8.2 Why Does California Skimp on Schools?
Primary and secondary education is the largest area of expenditure in the California state budget, as this graphic from the LA Times makes plain.
But in context, California’s commitment to education funding is undistinguished. In the early ‘70’s, California committed between four and five percent of personal income (a common measure of funding effort relative to taxation capacity) to public K-12 education. This ratio fell in the late 1970s with passage of Proposition 13, and has never fully recovered. (It almost certainly took a major dive in the budget crunch of 2011, but it will be years before education and economic statistics can tell us by how much.) Meanwhile, the mechanisms that fund California’s schools have changed utterly.
Today, funding for California’s schools is determined almost entirely by legal mandates at the state level. It was not always so; until the late 1970’s, schools were funded by local property taxes, and the most basic function of a school board was to set the local property tax rate. Rates varied among districts, and receipts varied according to both the tax rate and the assessed value of homes and commercial properties being taxed.
This arrangement was great for property-rich districts, but rotten for communities with low assessed values. Low-wealth communities would have had to set very high property tax rates in order to fund their schools like middle-class ones. The Serrano v. Priest case successfully challenged this arrangement. Is it really fair, the case asked, that some districts enjoy more funding per student than others? The case led to court-mandated “revenue limits” at 1972 spending levels to equalize funding per student at the district level.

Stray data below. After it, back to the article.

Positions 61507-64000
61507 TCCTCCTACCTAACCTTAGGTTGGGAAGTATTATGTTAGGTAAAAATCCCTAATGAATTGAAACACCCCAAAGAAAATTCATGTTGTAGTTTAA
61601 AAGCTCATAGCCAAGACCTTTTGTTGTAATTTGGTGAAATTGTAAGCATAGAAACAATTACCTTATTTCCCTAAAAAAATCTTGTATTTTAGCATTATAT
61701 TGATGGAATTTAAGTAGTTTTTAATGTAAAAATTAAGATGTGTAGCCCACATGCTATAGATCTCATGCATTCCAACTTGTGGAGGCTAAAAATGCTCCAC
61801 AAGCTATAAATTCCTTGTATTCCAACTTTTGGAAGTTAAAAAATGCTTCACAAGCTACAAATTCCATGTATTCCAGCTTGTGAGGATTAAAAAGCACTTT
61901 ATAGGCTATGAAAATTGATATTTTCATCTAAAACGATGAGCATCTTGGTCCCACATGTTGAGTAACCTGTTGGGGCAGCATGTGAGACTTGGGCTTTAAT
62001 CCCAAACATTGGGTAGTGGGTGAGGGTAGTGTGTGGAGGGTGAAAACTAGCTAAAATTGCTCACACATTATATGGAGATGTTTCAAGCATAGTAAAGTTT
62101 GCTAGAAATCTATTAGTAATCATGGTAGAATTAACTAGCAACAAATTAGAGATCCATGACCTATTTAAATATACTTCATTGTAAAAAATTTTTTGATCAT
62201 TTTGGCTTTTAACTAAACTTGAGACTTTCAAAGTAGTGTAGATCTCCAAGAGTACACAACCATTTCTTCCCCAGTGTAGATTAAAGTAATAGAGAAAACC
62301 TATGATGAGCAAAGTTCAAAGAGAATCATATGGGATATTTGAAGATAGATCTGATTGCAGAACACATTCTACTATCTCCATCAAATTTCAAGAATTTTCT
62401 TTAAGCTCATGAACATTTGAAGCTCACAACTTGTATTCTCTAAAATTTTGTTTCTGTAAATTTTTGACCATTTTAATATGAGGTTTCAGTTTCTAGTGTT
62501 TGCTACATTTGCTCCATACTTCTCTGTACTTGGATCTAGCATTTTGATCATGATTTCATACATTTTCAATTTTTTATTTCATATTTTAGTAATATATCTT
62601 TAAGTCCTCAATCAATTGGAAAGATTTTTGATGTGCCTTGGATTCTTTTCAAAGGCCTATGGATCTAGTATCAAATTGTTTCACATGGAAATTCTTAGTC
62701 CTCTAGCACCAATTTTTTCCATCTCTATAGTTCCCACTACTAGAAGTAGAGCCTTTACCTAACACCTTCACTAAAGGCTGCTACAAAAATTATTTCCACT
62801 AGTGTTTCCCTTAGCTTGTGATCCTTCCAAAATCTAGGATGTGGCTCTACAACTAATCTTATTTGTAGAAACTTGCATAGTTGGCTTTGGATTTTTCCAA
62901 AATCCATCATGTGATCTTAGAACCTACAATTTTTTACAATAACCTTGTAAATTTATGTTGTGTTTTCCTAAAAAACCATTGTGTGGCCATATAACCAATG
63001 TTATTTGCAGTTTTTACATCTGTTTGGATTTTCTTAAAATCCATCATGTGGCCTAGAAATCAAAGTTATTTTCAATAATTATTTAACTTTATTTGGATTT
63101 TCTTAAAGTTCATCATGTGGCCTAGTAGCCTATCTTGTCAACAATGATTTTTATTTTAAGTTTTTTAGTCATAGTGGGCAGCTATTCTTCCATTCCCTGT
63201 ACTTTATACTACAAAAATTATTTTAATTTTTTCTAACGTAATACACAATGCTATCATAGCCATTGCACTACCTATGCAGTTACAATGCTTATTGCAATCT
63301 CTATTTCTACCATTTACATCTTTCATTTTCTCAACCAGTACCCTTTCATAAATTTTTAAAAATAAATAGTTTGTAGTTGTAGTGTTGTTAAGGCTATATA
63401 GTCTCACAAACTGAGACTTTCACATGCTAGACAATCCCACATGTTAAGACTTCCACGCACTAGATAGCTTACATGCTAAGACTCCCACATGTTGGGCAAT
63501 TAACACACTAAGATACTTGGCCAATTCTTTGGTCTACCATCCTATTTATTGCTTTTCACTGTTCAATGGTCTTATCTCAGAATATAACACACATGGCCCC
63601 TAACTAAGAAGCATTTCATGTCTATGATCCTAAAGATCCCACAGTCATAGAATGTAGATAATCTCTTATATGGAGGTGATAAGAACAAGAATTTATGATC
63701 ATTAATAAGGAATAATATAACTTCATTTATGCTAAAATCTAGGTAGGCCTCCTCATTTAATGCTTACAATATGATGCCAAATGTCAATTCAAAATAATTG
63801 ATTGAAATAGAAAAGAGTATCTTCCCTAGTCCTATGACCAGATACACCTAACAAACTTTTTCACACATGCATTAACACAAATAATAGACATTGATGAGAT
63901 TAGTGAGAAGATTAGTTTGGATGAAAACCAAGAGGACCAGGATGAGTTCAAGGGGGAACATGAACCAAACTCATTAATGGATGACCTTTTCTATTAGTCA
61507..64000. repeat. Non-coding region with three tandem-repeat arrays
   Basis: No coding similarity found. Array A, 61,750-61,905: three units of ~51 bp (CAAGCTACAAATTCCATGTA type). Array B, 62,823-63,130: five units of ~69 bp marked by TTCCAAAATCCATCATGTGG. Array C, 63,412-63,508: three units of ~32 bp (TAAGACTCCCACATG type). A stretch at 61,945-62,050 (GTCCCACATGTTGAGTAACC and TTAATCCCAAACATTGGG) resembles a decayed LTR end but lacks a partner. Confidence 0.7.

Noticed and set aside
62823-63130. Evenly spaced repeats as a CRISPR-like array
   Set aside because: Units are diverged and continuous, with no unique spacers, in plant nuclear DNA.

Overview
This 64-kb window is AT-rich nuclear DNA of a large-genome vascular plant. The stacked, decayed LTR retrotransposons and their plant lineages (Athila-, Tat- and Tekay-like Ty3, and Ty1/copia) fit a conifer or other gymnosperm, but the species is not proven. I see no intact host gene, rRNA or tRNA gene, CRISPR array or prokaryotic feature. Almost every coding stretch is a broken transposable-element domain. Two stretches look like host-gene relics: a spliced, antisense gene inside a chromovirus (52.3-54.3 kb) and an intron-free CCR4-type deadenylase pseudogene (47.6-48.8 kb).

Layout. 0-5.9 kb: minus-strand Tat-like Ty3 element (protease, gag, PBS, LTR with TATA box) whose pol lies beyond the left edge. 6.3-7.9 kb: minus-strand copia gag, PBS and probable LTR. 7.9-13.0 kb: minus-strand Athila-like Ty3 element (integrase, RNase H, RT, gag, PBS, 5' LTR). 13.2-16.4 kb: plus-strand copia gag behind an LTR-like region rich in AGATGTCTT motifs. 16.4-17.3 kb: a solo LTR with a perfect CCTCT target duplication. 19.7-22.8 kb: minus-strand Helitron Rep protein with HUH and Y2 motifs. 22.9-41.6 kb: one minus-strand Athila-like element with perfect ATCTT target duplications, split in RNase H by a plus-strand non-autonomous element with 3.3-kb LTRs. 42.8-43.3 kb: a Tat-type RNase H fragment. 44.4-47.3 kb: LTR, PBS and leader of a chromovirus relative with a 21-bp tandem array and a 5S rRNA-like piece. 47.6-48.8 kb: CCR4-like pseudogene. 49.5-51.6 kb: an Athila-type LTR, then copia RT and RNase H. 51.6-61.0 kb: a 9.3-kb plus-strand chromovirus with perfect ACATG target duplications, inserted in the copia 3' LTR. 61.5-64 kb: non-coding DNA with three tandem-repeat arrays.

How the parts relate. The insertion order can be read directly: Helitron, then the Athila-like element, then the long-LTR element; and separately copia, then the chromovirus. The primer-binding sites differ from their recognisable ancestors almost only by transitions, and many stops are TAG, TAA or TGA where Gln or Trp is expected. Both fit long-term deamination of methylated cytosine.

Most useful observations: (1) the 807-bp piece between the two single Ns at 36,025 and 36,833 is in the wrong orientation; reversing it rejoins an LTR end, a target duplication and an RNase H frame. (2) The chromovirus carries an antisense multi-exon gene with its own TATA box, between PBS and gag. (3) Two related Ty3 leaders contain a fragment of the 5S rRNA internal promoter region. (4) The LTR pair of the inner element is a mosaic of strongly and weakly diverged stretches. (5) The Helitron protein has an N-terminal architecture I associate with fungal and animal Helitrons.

The courts, in the Serrano decision, began the trend of removing money from public schools. As the state took over the role of determining the level of funding for schools, California “equalized downward.” Voters continued this downward trend by passing Proposition 13.
Passed in 1978, Proposition 13 lowered the property tax rate to 1% of assessed value. It also insulated property owners from higher taxes by freezing assessed values, allowing them to rise at a maximum annual rate of 2% regardless of market conditions. As the costs of providing education have outrun property tax receipts in the past three decades, school funding has been under steady pressure. Property taxes now cover just a fifth of school funds, and income taxes have had to climb to fill the gap.
Nothing painless can cover a gap like this. In 1984, California voters created a state lottery partly to raise money for education. It was sold to voters as a pain-free answer to the state’s education funding woes, but in truth it contributes about 1% of the total education budget.
In 1988, California’s voters, annoyed at the legislature’s failure to make a priority out of school funding, passed Proposition 98, which set rules to govern the amount of the state budget that must be committed to education under various circumstances. This mandate was subsequently adjusted by Proposition 111. California’s voters passed these complex and rigid measures as amendments to the state constitution.
Because the legislature anyway must pass budgets by a 2/3 vote in both houses, it can and has set aside Prop 98 requirements in difficult years. Nevertheless, interpretation of Proposition 98 now dominates annual education budget discussions, rather than discussion of educational needs.
About three-quarters of K-12 education spending in California falls under Prop 98. The diagram shows the sources of K-12 funding at their pinnacle, in the 2008 budget. It is worth noting that property taxes, once the main source of revenue for the education budget, contributed only 20% of the total.
[Thanks to EdSource for their consistent work to clarify complex education issues.]